Moving your programs and documents to a new PC? Make a mistake and you might not have a working machine for days. For a solo practitioner, that’s simply unacceptable. After having suffered through previous do-it-yourself data migrations, here’s my new process to minimize aggravation and downtime. I have not seen it suggested elsewhere.
You already know that you can use programs like PC Mover to transfer most of your computer’s contents to a second machine. But that’s not always the best solution. If you’ve used these tools over the years, you may find yourself in my situation. Because I cloned my hard drive from one machine to another through the years, my PC contained multiple versions of programs, remnants of registry entries from incomplete software removals, and numerous orphaned programs from defunct companies.
net royglaw optonline Roy Greenberg, New York Law School 1981, is an East Hampton, N.Y., real estate attorney. His first computer was a Tandon clone of an IBM PC XT running MS-DOS. This article originated in TL Research, a free newsletter in the TechnoLawyer network in which readers share best practices. roygreenbergattorney.com
So when my Windows 7 started having problems, neither my technician nor I could find any easy answers. I could no longer completely remove old programs nor install every new one. I could no longer make comprehensive backups nor system restore points. When different programs began misbehaving, neither my technician nor I could tell if the problem was a corrupted Windows installation or buggy software.
We did reach one inescapable conclusion: the next time the machine crashed, restoring it would be a nightmare. The only real solution was to buy a new machine and reinstall my main programs one at a time, leaving behind everything that wasn’t necessary. That ruled out automatic data-transfer programs. But reinstalling can take days, even if you can find all the installation disks, registry codes, serial numbers, and so on.
If you can give both machines to your tech-support department and go home for the weekend, this might not be a problem. But for the rest of us, that’s a major project. Do you reinstall all the programs and move the data, over one very long weekend, and hope that you will be ready for business Monday morning? As a lawyer of little faith, I needed a better alternative. And here it is.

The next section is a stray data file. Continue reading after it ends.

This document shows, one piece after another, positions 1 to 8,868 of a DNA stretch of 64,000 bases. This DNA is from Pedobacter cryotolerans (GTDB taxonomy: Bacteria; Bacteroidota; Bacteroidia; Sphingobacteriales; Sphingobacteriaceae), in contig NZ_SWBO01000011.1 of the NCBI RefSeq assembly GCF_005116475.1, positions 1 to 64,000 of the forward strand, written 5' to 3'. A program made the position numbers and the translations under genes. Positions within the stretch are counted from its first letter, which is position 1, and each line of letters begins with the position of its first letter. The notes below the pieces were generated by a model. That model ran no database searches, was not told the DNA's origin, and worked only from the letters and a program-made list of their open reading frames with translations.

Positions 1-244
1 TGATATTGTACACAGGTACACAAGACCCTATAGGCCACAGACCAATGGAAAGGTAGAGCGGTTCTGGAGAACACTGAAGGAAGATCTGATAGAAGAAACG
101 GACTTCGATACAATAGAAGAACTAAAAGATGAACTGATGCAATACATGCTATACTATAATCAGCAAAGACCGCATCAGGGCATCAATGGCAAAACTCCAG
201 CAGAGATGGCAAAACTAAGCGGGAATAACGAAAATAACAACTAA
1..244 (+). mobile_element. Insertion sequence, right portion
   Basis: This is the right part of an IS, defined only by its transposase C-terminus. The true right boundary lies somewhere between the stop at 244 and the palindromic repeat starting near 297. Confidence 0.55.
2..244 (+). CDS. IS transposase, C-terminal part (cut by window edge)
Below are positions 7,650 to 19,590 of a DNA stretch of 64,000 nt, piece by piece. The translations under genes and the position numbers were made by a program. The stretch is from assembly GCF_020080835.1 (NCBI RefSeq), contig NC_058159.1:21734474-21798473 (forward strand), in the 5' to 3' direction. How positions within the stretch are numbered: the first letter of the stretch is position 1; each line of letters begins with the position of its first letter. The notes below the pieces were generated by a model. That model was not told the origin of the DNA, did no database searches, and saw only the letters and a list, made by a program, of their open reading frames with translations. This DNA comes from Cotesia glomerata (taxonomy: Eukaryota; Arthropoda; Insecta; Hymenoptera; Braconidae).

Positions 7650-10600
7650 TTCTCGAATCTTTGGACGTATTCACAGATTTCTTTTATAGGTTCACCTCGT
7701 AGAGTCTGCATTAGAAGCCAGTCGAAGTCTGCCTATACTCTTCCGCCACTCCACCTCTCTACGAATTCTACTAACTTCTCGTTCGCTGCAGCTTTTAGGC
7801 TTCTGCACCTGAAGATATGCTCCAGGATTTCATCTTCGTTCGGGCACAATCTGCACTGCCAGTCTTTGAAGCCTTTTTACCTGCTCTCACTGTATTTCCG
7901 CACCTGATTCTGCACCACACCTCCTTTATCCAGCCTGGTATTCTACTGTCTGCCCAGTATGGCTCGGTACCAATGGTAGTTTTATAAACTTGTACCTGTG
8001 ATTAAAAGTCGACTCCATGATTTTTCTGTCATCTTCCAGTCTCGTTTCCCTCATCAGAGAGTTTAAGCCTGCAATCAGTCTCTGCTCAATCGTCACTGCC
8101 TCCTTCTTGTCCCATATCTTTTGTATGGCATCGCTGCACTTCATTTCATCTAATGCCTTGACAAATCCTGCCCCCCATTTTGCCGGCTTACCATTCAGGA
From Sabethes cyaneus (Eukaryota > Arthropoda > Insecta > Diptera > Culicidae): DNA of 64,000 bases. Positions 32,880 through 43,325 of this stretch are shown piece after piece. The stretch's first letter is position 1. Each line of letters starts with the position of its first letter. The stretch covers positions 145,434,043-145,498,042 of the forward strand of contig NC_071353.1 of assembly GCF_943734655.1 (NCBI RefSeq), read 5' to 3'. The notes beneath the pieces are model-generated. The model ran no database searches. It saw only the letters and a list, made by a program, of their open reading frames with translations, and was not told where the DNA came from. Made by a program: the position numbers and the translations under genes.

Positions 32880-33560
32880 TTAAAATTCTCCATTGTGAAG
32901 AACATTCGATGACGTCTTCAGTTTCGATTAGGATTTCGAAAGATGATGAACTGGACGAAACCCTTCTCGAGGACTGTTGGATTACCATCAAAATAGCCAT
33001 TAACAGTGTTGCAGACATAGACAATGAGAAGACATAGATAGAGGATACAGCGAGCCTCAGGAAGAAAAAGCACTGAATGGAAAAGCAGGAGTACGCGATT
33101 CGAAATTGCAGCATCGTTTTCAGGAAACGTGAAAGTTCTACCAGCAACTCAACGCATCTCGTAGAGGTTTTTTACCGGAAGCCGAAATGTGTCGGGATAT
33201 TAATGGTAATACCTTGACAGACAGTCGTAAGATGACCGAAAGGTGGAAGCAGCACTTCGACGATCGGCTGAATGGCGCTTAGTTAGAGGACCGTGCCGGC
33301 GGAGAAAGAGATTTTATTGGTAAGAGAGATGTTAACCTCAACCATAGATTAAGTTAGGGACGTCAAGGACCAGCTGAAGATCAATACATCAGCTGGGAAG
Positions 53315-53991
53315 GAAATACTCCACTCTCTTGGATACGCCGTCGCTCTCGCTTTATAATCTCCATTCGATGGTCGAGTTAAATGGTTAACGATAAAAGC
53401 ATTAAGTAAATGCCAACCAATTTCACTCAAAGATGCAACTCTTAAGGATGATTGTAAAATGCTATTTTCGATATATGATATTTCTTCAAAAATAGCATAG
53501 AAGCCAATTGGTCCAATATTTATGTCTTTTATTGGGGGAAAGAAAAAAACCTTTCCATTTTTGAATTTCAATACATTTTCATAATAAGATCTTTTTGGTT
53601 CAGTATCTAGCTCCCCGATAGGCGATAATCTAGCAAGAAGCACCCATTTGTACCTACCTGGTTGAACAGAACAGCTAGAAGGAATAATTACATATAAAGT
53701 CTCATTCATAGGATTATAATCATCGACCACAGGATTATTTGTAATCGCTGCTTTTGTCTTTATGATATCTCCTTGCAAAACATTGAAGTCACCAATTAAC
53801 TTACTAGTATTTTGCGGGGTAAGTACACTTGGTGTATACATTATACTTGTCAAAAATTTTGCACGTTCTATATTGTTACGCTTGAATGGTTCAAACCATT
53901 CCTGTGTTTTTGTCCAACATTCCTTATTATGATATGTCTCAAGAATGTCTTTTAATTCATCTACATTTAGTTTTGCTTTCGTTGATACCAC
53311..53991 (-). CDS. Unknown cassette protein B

Transferring Data Without Pain
Suggested Products for a Smooth and Seamless Transition
Here are URLs for the products and programs mentioned in this article.
My tech guy delivered a new Windows 10 machine. We attached it to my network, and the internet, along with an old monitor, keyboard, and mouse. The old and new machines could then transfer data between each other.
I next purchased older copies of much of my software along with additional licenses. Instead of trying to move WordPerfect X9 from one machine to another, I bought and installed a very cheap copy of WordPerfect X5 (not much in demand these days). A new license for the second machine for Nova Backup software, FileCenter, Carbonite, and similar programs was much cheaper than risking a day or two of billable work.
I also took this opportunity to purchase newer versions of some of my mainstay programs, such as Outlook. I moved archival data so I would have files to work with. That gave me the opportunity to leisurely test and fine-tune the newly installed programs. I could contact tech support for any program when necessary. At the same time, I left behind obsolete programs and data.
All the while, I ran my practice from my existing machine without interruption.
After I had installed all the software, my technician returned one Friday afternoon to hook up my peripherals and locate their updated drivers on the internet. He also helped me move those few remaining programs with databases that could not be moved beforehand. I could use the new machine for business by the following day.
Let me give special mention to PracticeMaster, for its striking ease in moving from one machine to the other. This is the only program that I’ve seen in many years that can be moved as simply as a document from one Windows machine to another, without any reinstallation. I understand from the company’s technical department that the program contains all the executable files within its own file folder instead of relying on Windows.
I still have both machines hooked to the same network. That lets me access and move anything on the old machine as necessary. But I can see the day when the old machine will be retired or turned into a print server.
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My client, a landlord, reclaimed his house after his summer rental. But my client telephoned me to complain that some of his personal belongings were missing. When questioned by him, the summer tenant explained that a burglar had broken in one night and took them. But the tenant had not told the police because they could not do anything anyway.
My client telephoned me a week later to say that he had heard a second time from that same tenant. She had asked if she could return to the house to pick up some belongings that she had left. He told her, “Remember that burglar who took my stuff? Well, he came back and got yours.”
net royglaw optonline Roy Greenberg, East Hampton, N.Y.
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